“We must think and plan a united Europe as if it were possible to create it immediately every day, rejecting the weariness of those who always put it off until tomorrow. The possible, if it is really possible, we can start to make it happen today.”
« Nous devons penser et planifier une Europe unie comme si chaque jour il était possible de la créer immédiatement, rejetant la lassitude de ceux qui la renvoient toujours à demain. Le possible, s’il est vraiment possible, nous pouvons commencer à le réaliser aujourd’hui. »
President Metsola, dear Roberta,
Président Macron, cher Emmanuel,
Prime Minister Costa, querido António,
Dear Dubravka Šuica,
Dear Guy Verhofstadt,
Cher ministre, Clément Beaune,
But most and foremost, my dear and fellow Europeans,
On this very special day of Europe, I could not think of a more fitting way to start than by using these words of Ursula Hirschmann. For those who do not know her story, Ursula Hirschmann was an architect and builder of today’s free and united Europe. She resisted the rise of Nazism in Berlin in the early 1930s – she shaped the future of Europe on the island of Ventotene in the 1940s – she pioneered women’s rights all across Europe.
The courage of her actions and of her convictions helped to make Europe what it is today. I start with this picture because, for Europe, the memory of our past has always framed our future. And that is all the more important at a time when the unthinkable has returned to our continent. Russia’s flagrant attempts to redraw maps and to rewrite even the most tragic parts of our history have reminded us of the dangers of losing our grip on both our past and our future. Of living in a perpetual present and thinking that things can never be different. That there cannot be better ways of doing things. And even worse: That things will always stay the same if only we do not change. That is so wrong! Standing still is falling back.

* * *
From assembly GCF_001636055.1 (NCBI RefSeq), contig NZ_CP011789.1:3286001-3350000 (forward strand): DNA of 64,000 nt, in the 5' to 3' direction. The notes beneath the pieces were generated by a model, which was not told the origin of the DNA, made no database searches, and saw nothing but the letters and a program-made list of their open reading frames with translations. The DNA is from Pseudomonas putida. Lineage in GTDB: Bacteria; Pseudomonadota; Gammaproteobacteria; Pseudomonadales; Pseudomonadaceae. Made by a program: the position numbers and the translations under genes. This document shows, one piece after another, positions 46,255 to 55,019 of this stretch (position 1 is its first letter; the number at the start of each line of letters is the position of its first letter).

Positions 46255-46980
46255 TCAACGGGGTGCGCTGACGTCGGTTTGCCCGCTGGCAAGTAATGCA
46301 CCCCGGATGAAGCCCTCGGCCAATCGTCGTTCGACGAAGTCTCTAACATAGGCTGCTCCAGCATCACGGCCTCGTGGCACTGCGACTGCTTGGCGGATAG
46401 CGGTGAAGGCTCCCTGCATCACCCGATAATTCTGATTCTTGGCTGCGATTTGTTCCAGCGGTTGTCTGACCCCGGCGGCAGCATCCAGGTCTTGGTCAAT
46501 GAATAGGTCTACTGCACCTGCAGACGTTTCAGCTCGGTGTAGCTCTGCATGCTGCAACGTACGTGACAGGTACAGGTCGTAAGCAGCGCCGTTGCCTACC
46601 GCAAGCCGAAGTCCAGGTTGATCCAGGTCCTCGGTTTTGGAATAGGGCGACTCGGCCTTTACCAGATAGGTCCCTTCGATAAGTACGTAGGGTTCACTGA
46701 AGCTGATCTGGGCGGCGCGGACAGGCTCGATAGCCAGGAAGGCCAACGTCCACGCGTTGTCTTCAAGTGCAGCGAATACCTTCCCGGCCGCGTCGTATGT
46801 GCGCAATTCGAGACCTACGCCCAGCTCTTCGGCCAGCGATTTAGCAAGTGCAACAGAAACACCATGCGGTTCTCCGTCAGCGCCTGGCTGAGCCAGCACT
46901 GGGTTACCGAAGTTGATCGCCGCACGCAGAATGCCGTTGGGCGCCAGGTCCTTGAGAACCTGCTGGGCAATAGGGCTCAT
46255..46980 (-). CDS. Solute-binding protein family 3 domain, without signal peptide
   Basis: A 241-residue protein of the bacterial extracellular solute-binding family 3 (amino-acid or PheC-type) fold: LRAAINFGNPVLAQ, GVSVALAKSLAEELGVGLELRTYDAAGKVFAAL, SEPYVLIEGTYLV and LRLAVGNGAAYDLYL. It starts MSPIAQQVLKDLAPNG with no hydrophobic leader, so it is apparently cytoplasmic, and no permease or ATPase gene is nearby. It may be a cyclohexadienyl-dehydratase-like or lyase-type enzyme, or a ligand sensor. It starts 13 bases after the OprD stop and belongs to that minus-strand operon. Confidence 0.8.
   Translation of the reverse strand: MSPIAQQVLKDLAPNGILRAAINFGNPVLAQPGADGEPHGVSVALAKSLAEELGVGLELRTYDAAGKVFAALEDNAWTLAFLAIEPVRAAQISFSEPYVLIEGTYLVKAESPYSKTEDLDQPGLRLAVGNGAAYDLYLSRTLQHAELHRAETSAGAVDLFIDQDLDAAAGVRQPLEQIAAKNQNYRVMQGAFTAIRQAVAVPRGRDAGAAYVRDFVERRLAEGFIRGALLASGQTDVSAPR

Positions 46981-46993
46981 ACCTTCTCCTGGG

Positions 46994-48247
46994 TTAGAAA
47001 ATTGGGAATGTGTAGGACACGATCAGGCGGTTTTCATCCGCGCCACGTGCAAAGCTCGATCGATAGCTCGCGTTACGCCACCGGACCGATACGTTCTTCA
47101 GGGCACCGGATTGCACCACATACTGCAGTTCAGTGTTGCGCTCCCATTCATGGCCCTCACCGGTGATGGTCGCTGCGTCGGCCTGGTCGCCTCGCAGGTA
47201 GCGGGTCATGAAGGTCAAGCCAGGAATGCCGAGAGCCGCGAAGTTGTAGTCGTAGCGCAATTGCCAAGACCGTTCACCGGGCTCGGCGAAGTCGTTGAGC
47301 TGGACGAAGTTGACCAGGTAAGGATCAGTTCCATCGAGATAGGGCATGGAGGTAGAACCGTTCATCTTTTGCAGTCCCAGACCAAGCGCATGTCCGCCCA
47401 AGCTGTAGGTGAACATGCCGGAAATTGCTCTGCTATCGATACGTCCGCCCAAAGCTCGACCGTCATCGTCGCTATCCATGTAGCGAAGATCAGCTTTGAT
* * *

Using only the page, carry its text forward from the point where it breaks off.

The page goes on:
But this Conference has shown us that Europeans are determined not to make this mistake. You have told us that you want to build a better future by living up to the most enduring promises of the past. Promises of peace and prosperity, fairness and progress; of a Europe that is social and sustainable, that is caring and daring. Just like Ursula Hirschmann and all those who went before us.
Ladies and Gentlemen,
This Conference has spoken clearly. And I am delighted to see so many of you here today. Through your 49 proposals and more than 300 measures, you have weaved and crafted a vision of a Europe that delivers on what matters most, that helps to make everyday life better, that is not confined to one place but is at your side when you need it. On every day priorities – such as the air we breathe and the food we eat, the education that we give our children and the houses that we bring them up in.
It is a vision of a Europe that pools its strengths and capacities and diversity to tackle the biggest challenges – from climate change or nature loss, to pandemics or security in our region. A Europe that has a stronger capacity to activate and uphold its values and the rule of law. A Europe that is able to provide for itself in vital areas, from energy to food, from materials to medicines, from digital chips to green technologies. A Europe that delivers unique social protections and benefits all the way through these major transitions.
Ladies and Gentlemen,